supermodified tech knowledge graphic

Supermodified Tech-2013 International Classic 200 Edition


Fueling Up for the Long Run

By Group R Motorsports owner Bob Bogwicz

Note: Submitted by author as published in the Oswego Speedway Eagle International Classic 200 Yearbook August 28, 2013

Group R Motorsports logoWelcome to International Classic weekend 2013! Even though the centerpiece of the weekend is 200 laps of the most exciting racing one can find anywhere, it is so much more than that. I have friends spread all across the country and one of the few times I get to see them is on Classic weekend. It truly is a special weekend.

But we’re really here to talk tech. The Classic weekend topic will be fuel. This is an important aspect of the weekend because the teams at Oswego typically run a weekly 50 lap feature with an occasional 75 lapper thrown in. Making it to the checkers in the Classic without a pit stop is a challenge and fuel (or the lack, there of) has determined the outcome of more than several classics.

Getting Some Mileage

First, let’s look at fuel mileage. A typical supermodified motor, generally a big block Chevy bored out to 467 cubic inches and running a mechanical fuel injection system and methanol as fuel will get about 4 laps per gallon at racing speed. For the most part, every racing engine in the world gets double the fuel mileage under caution, so a super at caution speed will get 8 laps per gallon.

On a Saturday night, the teams are instructed to fuel up for a combination of green flag laps and yellow laps. For a 50 lap feature, this number is 105 laps: 50 green laps and 55 caution laps. At 4 laps/gallon under green and 8 laps/gallon under yellow that would be 50/4 + 55/8, or 12.5 + 6.9 or a total fuel load of 19.4 gallons. So, dump in 20 gallons and hit the throttle!

Now, the Classic is different because first, its 200 laps and caution laps count. In addition, the first push-off and parade laps need to be calculated into the equation and these laps can be anywhere between 7 and 11 laps. Keep in mind, the push-off and parade laps count for nothing towards the real race and race director Chuck Handley is keenly aware if this. It is his job to make sure that these laps are kept to a minimum.

Now, given all these numbers, race teams will fuel up for the worst case scenario which would be 200 green flag laps (writers note: I’m pretty sure The Classic has never gone flag-to-flag) plus up to 11 push-off laps. That would be 52 gallons of methanol. Believe me, 34 cars, each with 52 gallons of fuel on board makes for a nervous safety crew in the opening laps of the classic.

Where to Put All of That Fuel?

One of the main problems race teams face is that supermodifieds do not normally carry 52 gallons of fuel. The car needs to be re-tooled for the Classic by adding an extra fuel cell, usually to the driver’s left, behind the engine or by replacing the normal rear cell with one that has the extra capacity. Usually, when a team runs a side cell, the fuel system doesn’t change; the engine draws fuel from the rear cell like it always has and about half way through the race, the driver must turn on an electric pump on the side cell and transfer fuel from the side cell to the rear cell.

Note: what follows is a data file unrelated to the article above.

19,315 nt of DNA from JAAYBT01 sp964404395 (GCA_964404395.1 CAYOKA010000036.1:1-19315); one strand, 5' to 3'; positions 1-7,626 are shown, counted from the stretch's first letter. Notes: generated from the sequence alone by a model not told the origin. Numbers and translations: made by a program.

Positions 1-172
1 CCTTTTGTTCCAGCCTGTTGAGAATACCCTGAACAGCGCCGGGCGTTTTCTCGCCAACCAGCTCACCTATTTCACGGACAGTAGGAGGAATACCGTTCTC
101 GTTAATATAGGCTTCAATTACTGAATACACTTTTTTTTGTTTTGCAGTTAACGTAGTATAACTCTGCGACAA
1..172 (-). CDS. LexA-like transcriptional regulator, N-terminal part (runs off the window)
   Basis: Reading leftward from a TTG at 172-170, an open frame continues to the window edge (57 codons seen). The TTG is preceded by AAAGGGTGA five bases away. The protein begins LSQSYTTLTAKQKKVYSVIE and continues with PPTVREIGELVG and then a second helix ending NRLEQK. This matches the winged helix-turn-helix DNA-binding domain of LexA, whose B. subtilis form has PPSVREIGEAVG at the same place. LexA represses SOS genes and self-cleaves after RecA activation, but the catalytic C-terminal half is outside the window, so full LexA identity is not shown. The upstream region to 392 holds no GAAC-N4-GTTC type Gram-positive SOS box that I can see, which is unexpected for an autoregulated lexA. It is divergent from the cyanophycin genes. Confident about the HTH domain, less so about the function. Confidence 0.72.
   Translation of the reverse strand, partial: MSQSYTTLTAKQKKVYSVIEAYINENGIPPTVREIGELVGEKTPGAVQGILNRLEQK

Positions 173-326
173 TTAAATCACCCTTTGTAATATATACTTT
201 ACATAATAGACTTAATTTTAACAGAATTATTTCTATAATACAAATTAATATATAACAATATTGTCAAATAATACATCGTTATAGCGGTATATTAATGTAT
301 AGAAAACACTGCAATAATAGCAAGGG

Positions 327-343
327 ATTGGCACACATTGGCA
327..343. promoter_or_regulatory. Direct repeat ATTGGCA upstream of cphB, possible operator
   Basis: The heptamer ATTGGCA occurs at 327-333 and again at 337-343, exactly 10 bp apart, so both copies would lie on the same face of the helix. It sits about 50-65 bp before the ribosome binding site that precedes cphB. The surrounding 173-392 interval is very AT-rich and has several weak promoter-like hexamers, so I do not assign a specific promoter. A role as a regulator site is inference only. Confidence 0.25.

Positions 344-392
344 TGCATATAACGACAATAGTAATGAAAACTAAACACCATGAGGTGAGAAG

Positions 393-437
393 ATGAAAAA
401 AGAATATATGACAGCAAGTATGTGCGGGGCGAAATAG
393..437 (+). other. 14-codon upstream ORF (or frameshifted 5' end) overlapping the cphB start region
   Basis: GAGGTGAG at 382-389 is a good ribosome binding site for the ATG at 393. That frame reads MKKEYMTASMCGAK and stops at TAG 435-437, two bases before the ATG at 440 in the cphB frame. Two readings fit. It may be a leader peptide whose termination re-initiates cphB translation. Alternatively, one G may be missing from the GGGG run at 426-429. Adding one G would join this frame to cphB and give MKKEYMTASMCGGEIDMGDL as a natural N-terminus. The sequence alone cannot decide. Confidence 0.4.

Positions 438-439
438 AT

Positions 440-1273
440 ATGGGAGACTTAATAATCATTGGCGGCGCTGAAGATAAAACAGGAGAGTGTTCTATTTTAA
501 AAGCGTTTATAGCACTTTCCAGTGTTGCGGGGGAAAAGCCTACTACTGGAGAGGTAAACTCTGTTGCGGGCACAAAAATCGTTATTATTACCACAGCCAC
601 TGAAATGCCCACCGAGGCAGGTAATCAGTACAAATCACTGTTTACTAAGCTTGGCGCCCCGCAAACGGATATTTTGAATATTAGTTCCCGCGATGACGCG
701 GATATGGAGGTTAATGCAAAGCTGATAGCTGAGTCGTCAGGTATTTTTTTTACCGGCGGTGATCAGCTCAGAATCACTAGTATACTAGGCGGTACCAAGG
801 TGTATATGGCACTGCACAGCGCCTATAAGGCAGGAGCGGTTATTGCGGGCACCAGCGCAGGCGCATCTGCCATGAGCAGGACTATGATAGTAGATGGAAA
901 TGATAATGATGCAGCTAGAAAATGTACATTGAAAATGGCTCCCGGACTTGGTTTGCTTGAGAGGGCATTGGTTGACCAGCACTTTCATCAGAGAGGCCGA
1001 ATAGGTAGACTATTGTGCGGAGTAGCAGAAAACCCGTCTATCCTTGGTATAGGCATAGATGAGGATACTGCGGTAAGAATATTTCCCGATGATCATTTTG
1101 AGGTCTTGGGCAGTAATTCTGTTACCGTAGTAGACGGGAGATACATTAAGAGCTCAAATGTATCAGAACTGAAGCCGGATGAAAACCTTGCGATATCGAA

I’ve seen all sorts of side fuel cell configurations with hoses going every which way like spaghetti. Since they run this configuration just once a year, I’ve seen these teams spending more time trouble-shooting fuel system problems and not going fast. Many classics have been lost because the engine could not get the fuel it needed, even though there was still fuel in the cell. When it comes to Classic fuel systems, the “KISS” (keep it simple, stupid!) method is always best.

One last issue to be dealt with; 52 gallons of fuel weighs over 400 pounds! That creates a huge difference in handling in a high-powered 1800 pound supermodified. You will rarely see fast laps at the beginning of the classic. Most drivers will be taking it easy until the fuel load burns off. Classic winner Doug Didero said in an Open Wheel Magazine interview that “you have to let the car float while it’s heavy”. Sounds like good advice!

 We will be posting updates during the off-season on my Twitter account, @GroupRmtrsports.

Thanks again for all your support this season. Enjoy your Classic weekend, have fun partying but be safe doing it. We all want to see you next season at the “Steel Palace”.

If you have any questions or comments, you can contact me at rbogwicz@groupRtech.com

 

Advertisements

Join the Conversation

Fill in your details below or click an icon to log in:

WordPress.com Logo

You are commenting using your WordPress.com account. Log Out / Change )

Twitter picture

You are commenting using your Twitter account. Log Out / Change )

Facebook photo

You are commenting using your Facebook account. Log Out / Change )

Google+ photo

You are commenting using your Google+ account. Log Out / Change )

Connecting to %s